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Today's News

  • Watson to challenge Boyd for House seat

    Republican Paul Watson announced that he has  officially launched his campaign for Florida House of  Representatives, District 11, to challenge incumbent Debbie Boyd of Newberry in the 2010 election.

    Watson is a long-time resident of Gilchrist County and the pastor of Bell Baptist Church.

  • The lights are coming, maybe next year

    This column is called Good News.

    It reports both varieties of good news: good as in feel good news and good news as in good news to use.

    Last week, it was about news your could use: Vice Mayor Theresa Barron's quest to have the city buy, rather than lease lighted Christmas decorations. Mayor Teal Pomeroy said he would like to see businesses buy and sponsor lights.

    Here's the feel good news: More people voted than usual in the Citizen online Christmas lights poll.  By Tuesday evening there were 53 votes.

    There were four options:

  • Letter: Chiefland's Good Samaritans

    My husband and I are presently deployed to Guantanamo Bay Naval Station, Cuba. Our home of record is Inverness, Florida. On a recent trip home, we were traveling along Rt. 19 on our way to Tallahassee and eventually to Pensacola to visit our children and grandchildren.

  • Levy Dwain Justice

    Levy Dwain Justice, 65, of Williston, died on August 6. He was born on February 14, 1944, in Jacksonville, to Audi and Norell Justice.

    He served in the U.S. Army Reserves. He worked as a metrologist for a nuclear power plant. He was of the Baptist faith. He moved to Williston 10 years ago from Pennsville, N.J.

    He was an amateur ham operator, call K4VSJ, from 1958 to current. He enjoyed doing amateur radio he enjoyed spelunking in high school and was known for running a 4.26 mile in 1961 at Duncan U. Fletcher High School in Neptune.

  • Fire money heats commission meeting again

    Fiery words flew at the Chiefland City Commission's Monday meeting leading Commissioner Frank Buie to ask at the end of the meeting if the discussion was “unprofessional.”

    “It didn't sound very professional tonight,” he said. “Did it sound professional Mr. Mayor?”

    Mayor Teal Pomeroy agreed it did not.

    For the third time in six weeks the commission and Fire Chief John Ward  wrangled over money he has set aside to purchase equipment.

  • Langworthy named top banking graduate

     Jason Langworthy, Perkins State Bank consumer/commercial lender, has been awarded the Florida Banker’s Association Florida School of Banking Honor Graduate for the Class of 2009.  

    Each year, the FBA Florida School of Banking presents an Honor Graduate Award to a graduating senior.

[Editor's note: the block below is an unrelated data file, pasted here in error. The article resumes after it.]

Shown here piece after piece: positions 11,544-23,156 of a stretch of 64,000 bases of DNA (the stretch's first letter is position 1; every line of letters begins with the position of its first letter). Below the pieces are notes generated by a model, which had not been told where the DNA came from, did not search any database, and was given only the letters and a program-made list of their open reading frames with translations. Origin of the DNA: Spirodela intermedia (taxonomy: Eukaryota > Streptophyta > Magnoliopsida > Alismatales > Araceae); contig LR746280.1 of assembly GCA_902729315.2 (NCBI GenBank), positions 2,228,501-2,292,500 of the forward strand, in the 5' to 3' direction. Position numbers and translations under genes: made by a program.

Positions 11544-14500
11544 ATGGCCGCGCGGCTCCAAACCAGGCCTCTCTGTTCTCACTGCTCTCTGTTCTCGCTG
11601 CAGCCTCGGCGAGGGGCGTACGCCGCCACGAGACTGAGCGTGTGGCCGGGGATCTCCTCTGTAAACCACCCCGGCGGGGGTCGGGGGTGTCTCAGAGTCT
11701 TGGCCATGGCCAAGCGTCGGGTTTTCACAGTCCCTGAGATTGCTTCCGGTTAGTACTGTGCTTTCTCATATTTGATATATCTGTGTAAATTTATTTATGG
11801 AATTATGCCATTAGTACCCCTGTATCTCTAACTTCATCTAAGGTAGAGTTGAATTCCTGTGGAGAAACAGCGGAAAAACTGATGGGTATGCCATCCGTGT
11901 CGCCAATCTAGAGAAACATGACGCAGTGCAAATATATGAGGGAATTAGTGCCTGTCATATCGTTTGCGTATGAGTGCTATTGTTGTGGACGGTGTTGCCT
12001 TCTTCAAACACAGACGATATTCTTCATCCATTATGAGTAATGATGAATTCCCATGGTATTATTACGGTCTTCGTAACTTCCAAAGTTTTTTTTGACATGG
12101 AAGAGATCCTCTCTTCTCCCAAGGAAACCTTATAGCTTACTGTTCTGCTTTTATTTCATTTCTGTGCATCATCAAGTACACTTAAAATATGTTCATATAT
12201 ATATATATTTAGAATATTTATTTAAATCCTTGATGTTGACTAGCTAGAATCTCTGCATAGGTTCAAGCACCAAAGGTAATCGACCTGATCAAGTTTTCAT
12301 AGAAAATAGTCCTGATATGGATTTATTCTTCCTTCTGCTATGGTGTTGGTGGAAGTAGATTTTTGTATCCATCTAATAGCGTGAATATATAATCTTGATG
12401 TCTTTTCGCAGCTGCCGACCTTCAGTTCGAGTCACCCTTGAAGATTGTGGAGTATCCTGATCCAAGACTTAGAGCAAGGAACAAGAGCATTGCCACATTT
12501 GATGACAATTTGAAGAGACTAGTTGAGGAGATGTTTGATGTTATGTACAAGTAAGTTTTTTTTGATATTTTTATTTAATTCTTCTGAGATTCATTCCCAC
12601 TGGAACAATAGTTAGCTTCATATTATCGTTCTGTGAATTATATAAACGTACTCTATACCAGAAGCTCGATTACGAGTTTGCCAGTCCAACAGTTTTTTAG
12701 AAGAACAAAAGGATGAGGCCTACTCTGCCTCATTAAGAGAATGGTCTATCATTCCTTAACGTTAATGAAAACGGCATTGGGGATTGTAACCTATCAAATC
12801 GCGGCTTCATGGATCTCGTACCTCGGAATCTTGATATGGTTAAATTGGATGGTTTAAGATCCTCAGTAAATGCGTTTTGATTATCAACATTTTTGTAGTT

This individual is chosen from the top 10 percent of the class by the program directors and staff.  

  • Amedisys opens in Chiefland

        Amedisys Home Health Care announced the opening of its office at 108 NW 3rd Avenue in Chiefland to service Levy, Dixie and Gilchrist counties.

        The agency be headed by Susan Bitson, and will offer a complete menu of home care services.    

     

  • Grandmother helps cops nab driver

    A Wakulla Springs man charged with drunken driving is learning the hard way that one should not mess with a grandmother from Old Town.

    He's also learning that head-butting a Chiefland police officer is not a good idea either. It can get one lightly tased — twice — and charged with resisting an officer with violence.

  • Bringing broadband to Levy might broaden horizons

    Bringing wireless internet to Levy County will provide a major boost to the economy, officials with the newly formed North Florida Broadband Authority say.

    “It’s a very large variable when it comes to attracting new businesses,” Pat Lien, project leader for NFBA, said.

    According Lien and other experts, many new businesses will turn away from areas unable to provide such services.

    But he also said broadband would increase opportunities for at-home businesses.

  • Bronson salon is a cut above for the jobless

    Spiraling downward.  Unending.  Stripes of red, white and blue.   

    Was it really just a spinning barber pole outside a local salon?  

    Or, was it a symbol echoing the feelings of so many Americans trying to get ahead, only to find they are getting further behind? Or maybe a helping hand?

    The sign out front, sandwiched between an enormous pair of scissors and a comb, read “The Hair Experts.”